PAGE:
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How to Reduce the Stress of Moving Abroad

Thanks to some in depth research from the Interchange Institute in America relating to the relocation of couples and families abroad, we can glean valuable insight into what causes the most stress when emigrating and attempting to integrate.

If you’re an expat reading this you’ll certainly recognise and relate to some of the issues and aspects of moving abroad that we’re about to highlight!  But if you’re planning your relocation or you’re being moved abroad by your company, hopefully you will be able to protect yourself from some of the most stressful aspects of the move.

It is possible to reduce the stress associated with moving abroad and with integrating into your new life as we will now show – but in order to do so, it’s important that you understand where some of the hidden stressors can come from.  Everyone knows that the practical aspects of planning the move can be stressful…but not everyone is necessarily prepared for how difficult it can really be to make your new house a home for example.

There are three main areas of expatriation that can cause stress – the practical aspects of the move, establishing a new home abroad and integrating into your new community – and we will deal with each of them separately so that depending on where you’re at in the planning or relocation process, you can access the information most pertinent to your situation quickly: –

How to Reduce the Stress of Relocation

According to the Interchange Institute’s research, only a fraction of the so-called trailing spouses they surveyed were consulted by their partner’s employer with regard to the move – but of those who were involved in planning the relocation, the majority did not therefore feel pressured into it, and subsequently found adjusting to their new life easier.

What this tells us is that it is so important that each partner in a relationship is involved in planning the move, and has equal say in the critically important aspects of the relocation – from country choice to ultimate destination, and from community to choice about the final decision on housing and accommodation for example.

There are always positive and negative aspects to making such a massive move, and anyone who feels pressured into making the relocation will struggle more with the negatives and be more likely to fail to recognise any positives.  Therefore, at Expatra we would always encourage partners and families to work together as far as it is possible when planning a relocation overseas.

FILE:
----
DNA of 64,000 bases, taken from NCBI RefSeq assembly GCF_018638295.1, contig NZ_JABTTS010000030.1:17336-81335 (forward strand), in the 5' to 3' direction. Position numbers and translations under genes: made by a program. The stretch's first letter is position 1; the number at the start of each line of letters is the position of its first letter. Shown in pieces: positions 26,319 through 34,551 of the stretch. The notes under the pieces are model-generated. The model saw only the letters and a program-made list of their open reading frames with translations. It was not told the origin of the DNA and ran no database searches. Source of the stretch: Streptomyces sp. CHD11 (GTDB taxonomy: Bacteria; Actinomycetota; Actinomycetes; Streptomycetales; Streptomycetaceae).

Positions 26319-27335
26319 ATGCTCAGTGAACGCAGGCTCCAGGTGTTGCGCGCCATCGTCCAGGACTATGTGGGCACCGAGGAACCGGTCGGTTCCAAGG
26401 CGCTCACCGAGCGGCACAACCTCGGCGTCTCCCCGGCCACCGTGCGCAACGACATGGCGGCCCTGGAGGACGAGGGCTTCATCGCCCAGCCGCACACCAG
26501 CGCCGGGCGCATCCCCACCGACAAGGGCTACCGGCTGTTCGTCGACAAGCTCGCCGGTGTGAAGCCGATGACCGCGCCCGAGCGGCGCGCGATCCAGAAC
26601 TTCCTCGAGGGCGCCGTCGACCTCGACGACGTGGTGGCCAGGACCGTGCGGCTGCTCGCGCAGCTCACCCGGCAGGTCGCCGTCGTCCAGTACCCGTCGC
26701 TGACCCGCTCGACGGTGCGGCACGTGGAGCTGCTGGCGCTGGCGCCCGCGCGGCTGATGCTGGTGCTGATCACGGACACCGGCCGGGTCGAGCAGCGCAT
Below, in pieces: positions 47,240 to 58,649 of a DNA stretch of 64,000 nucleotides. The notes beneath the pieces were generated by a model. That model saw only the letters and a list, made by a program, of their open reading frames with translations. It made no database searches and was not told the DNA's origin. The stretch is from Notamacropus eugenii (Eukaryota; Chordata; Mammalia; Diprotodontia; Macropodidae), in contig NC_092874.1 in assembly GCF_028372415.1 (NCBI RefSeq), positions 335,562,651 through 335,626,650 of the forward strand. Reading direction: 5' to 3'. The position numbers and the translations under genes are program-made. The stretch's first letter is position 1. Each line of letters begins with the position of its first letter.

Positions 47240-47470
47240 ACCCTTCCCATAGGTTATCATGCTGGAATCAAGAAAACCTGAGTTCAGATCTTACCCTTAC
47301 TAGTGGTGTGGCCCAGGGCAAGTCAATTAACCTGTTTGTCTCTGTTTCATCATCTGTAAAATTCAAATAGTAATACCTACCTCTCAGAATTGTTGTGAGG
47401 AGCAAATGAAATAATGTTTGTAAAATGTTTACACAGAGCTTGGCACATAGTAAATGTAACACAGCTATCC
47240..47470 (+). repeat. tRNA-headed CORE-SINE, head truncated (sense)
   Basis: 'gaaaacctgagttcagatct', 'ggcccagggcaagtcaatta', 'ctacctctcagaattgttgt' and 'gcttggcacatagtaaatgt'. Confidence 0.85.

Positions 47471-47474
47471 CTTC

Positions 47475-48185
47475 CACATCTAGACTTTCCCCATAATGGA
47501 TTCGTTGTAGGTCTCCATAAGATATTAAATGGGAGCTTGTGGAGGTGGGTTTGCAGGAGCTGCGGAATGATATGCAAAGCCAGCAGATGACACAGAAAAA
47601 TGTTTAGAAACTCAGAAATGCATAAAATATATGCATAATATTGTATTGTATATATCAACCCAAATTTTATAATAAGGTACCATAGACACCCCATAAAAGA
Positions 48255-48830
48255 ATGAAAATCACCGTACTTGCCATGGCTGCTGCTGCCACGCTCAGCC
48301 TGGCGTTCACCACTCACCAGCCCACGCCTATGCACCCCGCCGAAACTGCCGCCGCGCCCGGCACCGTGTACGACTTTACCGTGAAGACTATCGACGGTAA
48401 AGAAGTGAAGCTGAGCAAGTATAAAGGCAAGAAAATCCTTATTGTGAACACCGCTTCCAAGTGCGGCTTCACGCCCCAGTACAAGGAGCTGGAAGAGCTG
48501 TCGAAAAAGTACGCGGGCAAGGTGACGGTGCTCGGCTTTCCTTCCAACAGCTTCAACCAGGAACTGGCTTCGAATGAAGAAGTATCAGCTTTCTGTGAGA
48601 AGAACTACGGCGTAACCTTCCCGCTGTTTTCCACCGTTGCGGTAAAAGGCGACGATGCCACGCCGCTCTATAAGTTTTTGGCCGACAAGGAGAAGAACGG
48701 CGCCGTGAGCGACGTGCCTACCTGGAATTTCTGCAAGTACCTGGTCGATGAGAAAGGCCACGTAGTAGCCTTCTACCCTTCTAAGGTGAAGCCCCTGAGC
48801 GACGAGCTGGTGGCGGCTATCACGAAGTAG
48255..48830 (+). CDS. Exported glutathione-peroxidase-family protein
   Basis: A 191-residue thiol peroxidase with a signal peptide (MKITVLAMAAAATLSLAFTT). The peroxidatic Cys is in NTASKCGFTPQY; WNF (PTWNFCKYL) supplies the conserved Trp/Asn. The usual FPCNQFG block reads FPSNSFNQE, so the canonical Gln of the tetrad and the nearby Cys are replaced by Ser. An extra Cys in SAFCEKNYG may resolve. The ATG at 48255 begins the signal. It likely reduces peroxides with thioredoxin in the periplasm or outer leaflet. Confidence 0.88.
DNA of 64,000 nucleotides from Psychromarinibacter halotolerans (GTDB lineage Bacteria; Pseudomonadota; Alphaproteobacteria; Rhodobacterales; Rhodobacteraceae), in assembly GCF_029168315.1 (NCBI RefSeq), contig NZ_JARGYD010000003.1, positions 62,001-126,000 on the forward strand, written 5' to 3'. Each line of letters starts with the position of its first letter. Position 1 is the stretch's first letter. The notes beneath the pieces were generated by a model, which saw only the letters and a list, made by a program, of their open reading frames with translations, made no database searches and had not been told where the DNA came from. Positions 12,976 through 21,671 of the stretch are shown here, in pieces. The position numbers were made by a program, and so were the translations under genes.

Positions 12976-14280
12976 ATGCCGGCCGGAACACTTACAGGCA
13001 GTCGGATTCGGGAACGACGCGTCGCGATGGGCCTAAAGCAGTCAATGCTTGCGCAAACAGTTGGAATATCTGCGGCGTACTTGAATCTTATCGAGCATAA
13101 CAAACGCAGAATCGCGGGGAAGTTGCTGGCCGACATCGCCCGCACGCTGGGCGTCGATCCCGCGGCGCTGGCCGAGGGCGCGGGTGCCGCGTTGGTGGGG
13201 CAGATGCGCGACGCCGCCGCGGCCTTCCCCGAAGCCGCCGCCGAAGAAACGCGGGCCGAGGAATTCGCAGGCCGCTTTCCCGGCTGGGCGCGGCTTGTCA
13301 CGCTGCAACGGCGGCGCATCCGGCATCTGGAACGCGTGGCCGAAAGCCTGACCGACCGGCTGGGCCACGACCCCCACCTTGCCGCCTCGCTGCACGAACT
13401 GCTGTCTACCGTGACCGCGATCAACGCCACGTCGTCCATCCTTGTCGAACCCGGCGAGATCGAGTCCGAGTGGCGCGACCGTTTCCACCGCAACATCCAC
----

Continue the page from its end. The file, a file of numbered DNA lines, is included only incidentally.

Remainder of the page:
The more involved each member of your relocating family can be, the more likely they are to feel empowered and therefore in control.  It’s imperative not to lose this feeling of control over the path your life is taking when you move abroad, because otherwise it can undermine everything.

On days when things perhaps don’t go as you had planned, if you’re not feeling in control anyway this will really undermine every aspect of the relocation.  Therefore, as stated, ensure everyone is as involved as possible with planning your family’s move abroad.

How to Reduce the Stress of Making Your House a Home

We previously commented on how important it is to get your home environment right when moving abroad, and that it’s key to the smooth integration for families.  Important points to consider include making the home environment as comfortable and secure as possible, and wherever possible, ensuring a house is of similar quality and comfort to the home a family has left behind.

The Interchange Institute’s own study entitled ‘At Home Abroad’ closely examines how important expatriates’ housing is in terms of the success or otherwise of their integration overseas.  It highlights certain key points such as paying close attention to an accompanying spouse’s housing concerns, because they are the ones who usually have to make the house a home, who often spend a great deal of time in the home and who need to feel comfortable in the home environment for the majority of the day.